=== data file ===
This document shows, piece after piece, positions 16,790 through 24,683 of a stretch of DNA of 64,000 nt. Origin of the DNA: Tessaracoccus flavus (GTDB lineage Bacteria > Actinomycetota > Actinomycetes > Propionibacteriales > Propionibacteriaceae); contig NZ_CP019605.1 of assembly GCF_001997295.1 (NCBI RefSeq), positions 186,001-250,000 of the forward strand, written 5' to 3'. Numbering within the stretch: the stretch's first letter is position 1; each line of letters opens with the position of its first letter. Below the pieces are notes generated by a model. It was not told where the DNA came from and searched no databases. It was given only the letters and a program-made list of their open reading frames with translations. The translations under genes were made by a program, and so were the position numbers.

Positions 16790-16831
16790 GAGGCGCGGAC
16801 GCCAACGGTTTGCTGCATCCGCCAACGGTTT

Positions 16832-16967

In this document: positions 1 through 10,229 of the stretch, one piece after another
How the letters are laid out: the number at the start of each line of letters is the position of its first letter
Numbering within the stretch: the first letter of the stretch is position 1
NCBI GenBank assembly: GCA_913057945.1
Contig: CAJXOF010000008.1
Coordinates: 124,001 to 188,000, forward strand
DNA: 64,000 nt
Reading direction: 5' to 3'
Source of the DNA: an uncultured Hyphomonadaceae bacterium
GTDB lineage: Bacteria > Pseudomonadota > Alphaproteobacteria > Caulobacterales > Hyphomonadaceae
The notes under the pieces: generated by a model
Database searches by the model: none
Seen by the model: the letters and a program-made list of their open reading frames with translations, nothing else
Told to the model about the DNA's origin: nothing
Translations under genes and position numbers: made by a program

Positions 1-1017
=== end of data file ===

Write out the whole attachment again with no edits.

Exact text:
This document shows, piece after piece, positions 16,790 through 24,683 of a stretch of DNA of 64,000 nt. Origin of the DNA: Tessaracoccus flavus (GTDB lineage Bacteria > Actinomycetota > Actinomycetes > Propionibacteriales > Propionibacteriaceae); contig NZ_CP019605.1 of assembly GCF_001997295.1 (NCBI RefSeq), positions 186,001-250,000 of the forward strand, written 5' to 3'. Numbering within the stretch: the stretch's first letter is position 1; each line of letters opens with the position of its first letter. Below the pieces are notes generated by a model. It was not told where the DNA came from and searched no databases. It was given only the letters and a program-made list of their open reading frames with translations. The translations under genes were made by a program, and so were the position numbers.

Positions 16790-16831
16790 GAGGCGCGGAC
16801 GCCAACGGTTTGCTGCATCCGCCAACGGTTT

Positions 16832-16967

In this document: positions 1 through 10,229 of the stretch, one piece after another
How the letters are laid out: the number at the start of each line of letters is the position of its first letter
Numbering within the stretch: the first letter of the stretch is position 1
NCBI GenBank assembly: GCA_913057945.1
Contig: CAJXOF010000008.1
Coordinates: 124,001 to 188,000, forward strand
DNA: 64,000 nt
Reading direction: 5' to 3'
Source of the DNA: an uncultured Hyphomonadaceae bacterium
GTDB lineage: Bacteria > Pseudomonadota > Alphaproteobacteria > Caulobacterales > Hyphomonadaceae
The notes under the pieces: generated by a model
Database searches by the model: none
Seen by the model: the letters and a program-made list of their open reading frames with translations, nothing else
Told to the model about the DNA's origin: nothing
Translations under genes and position numbers: made by a program

Positions 1-1017